Former U.S. Rep. Steve LaTourette told an Akron crowd Tuesday that the Republican Party is “at a crossroads.”
He said the party must become more moderate and inclusive to have a shot at the White House or a majority in the U.S. Senate.
“If the Republican Party continues on this path to the extreme right, it will become a permanent minority party,” he told the receptive audience of about 80 people at an Akron Press Club luncheon at Quaker Square.
LaTourette served in Congress for 18 years, choosing not to seek re-election for the 14th Congressional District in 2012 after expressing frustration for the lack of cooperation and level of acrimony in Washington, D.C. He is now a lobbyist in the Capitol, where he also heads Main Street Partnership, a group that supports moderate GOP congressional members. He has gained prominence in his new role, including recent appearances on the Daily Show with Jon Stewart and Larry King.
Michael Shepherd, who heads a new University of Akron No Labels group, which seeks to foster civil political discussion on campus, introduced LaTourette, saying he “embodies many of the things our group believes in.”
LaTourette said he joined Congress in 1994 in a class supported by former House Speaker Newt Gingrich.
“People thought we were crazy,” he said in his half-hour speech. “I didn’t know crazy until recently. We were not crazy.”
LaTourette said he chose to leave Congress when he became frustrated about the inability to get anything done, including the transportation budget. He pointed to the “fiscal cliff” debate about federal tax cuts for the wealthy and the federal government shutdown as other examples of gridlock.
“That’s great for bumper stickers,” he said of the fight that led to the 16-day shutdown. “What it’s not is governing.”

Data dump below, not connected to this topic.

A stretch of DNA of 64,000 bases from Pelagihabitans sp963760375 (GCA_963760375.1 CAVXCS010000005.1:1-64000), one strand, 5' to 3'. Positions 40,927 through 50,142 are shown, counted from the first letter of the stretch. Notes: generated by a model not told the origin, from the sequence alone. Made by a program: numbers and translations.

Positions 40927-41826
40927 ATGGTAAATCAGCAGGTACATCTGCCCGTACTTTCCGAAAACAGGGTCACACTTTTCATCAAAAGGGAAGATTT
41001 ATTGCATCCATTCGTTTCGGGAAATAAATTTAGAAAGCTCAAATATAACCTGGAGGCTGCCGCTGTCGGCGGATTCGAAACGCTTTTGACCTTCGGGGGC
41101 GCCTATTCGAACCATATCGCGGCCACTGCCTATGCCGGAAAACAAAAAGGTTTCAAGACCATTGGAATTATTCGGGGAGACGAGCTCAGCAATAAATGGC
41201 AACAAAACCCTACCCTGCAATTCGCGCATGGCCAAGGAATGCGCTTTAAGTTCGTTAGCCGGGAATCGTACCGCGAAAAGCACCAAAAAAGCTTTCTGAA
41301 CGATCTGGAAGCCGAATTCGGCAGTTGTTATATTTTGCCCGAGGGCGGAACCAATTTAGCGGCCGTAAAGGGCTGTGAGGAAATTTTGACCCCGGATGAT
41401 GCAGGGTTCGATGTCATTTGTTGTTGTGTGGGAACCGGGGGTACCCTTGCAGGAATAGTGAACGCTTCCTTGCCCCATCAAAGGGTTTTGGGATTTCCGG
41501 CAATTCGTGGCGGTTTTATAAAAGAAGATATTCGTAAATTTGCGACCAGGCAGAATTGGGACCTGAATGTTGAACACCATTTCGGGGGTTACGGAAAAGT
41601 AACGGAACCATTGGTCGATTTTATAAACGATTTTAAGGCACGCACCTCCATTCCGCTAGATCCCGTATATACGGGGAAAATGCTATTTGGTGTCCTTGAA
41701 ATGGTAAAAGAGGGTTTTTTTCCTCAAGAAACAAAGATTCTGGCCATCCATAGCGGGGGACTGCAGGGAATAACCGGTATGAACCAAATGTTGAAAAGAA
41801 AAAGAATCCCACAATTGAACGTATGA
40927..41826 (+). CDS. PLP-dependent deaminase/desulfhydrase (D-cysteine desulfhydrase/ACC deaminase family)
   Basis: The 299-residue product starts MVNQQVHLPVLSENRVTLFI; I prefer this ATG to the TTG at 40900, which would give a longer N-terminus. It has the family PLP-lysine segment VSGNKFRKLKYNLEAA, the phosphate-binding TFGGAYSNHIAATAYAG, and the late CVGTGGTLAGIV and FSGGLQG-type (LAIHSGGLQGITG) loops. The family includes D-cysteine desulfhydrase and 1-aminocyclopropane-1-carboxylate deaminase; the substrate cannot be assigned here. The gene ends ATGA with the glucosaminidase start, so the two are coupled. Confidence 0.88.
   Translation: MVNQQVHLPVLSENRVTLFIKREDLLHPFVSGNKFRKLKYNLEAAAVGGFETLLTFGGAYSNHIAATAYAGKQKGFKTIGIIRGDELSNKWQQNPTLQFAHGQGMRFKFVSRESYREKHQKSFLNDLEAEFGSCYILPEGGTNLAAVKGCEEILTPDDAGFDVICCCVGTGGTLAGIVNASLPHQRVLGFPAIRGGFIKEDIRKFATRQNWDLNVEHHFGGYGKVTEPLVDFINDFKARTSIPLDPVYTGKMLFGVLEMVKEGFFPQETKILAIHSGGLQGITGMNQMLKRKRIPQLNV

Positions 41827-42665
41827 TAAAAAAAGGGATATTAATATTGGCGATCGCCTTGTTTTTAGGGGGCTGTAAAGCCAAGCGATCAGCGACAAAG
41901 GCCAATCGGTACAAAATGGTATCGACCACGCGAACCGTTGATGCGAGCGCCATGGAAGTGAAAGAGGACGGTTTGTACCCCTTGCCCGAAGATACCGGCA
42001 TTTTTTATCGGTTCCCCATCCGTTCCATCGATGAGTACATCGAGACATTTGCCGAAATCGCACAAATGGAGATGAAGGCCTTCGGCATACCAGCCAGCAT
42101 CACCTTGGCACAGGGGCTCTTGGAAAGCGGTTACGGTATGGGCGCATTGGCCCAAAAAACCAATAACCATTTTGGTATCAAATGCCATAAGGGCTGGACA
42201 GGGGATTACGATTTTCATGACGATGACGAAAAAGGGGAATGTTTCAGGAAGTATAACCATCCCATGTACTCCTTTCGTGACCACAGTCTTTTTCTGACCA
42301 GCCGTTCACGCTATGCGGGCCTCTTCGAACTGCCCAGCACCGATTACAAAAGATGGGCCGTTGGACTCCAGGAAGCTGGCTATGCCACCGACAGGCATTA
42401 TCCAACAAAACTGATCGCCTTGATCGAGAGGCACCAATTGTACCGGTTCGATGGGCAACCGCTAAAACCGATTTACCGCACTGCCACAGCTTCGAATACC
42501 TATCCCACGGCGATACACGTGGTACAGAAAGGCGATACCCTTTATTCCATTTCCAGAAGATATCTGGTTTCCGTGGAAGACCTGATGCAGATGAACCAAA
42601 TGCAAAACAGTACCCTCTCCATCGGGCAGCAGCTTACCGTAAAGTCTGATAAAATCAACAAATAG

LaTourette was replaced by his longtime friend Dave Joyce, who is facing competition in the May 6 primary from state Rep. Matt Lynch. Lynch is being backed by FreedomWorks, a national group that supports the tea party, while LaTourette’s Main Street Partnership is supporting Joyce, as well as other GOP congressional members who are being targeted in primaries by candidates couching themselves as more conservative and backed by tea party groups.
“That’s all we’re doing,” LaTourette said. “We are not going after sitting Republicans.”
LaTourette said tea party supporters have this view that if they “get all the angry, 57-year-old white guys” to vote for them, they will win. But, he said, the GOP can’t give up on female, African-American, Jewish, homosexual and Hispanic voters.
“The Republican Party has to make the decision if it wants to have the permanent majority in the House of Representatives, but never the presidency of the United States and never control of the Senate,” he said.
LaTourette said he doesn’t think Republicans must oppose clean air or the preservation of green space or be anti-union. He said his efforts aren’t an attack on the tea party, which helped made great gains for the Republican party in the past.
“The tea party is not the Republican Party,” he said. “The Republican Party needs to be bigger than that if it is going to represent the whole country.”
For change to happen, LaTourette said the redistricting process, which gives the parties locks on various districts, needs to be changed. He said he’s not sure of the best answer, though he is watching with interest what is happening in California, where a primary is held and then the top two vote-getters, regardless of party, compete in the November election.
Asked his advice for students considering political careers, LaTourette said they must decide if they have the “fire in the belly” for it.
“It’s not for everybody,” he said. “It’s a contact sport. You have to be willing to say, ‘I love this!’ ”
LaTourette said citizens who want to improve the process should vote and get involved. He said they shouldn’t take Married With Children character Al Bundy’s approach to government — sitting on the coach with a hand in their pants, complaining about government but doing nothing about it.
“You do get the government you deserve,” he said.
Stephanie Warsmith can be reached at 330-996-3705 or email@example.com. Follow on Twitter: @swarsmith and on Facebook: www.facebook.com/swarsmith. Read the Beacon Journal’s political blog at www.ohio.com/blogs/ohio-politics.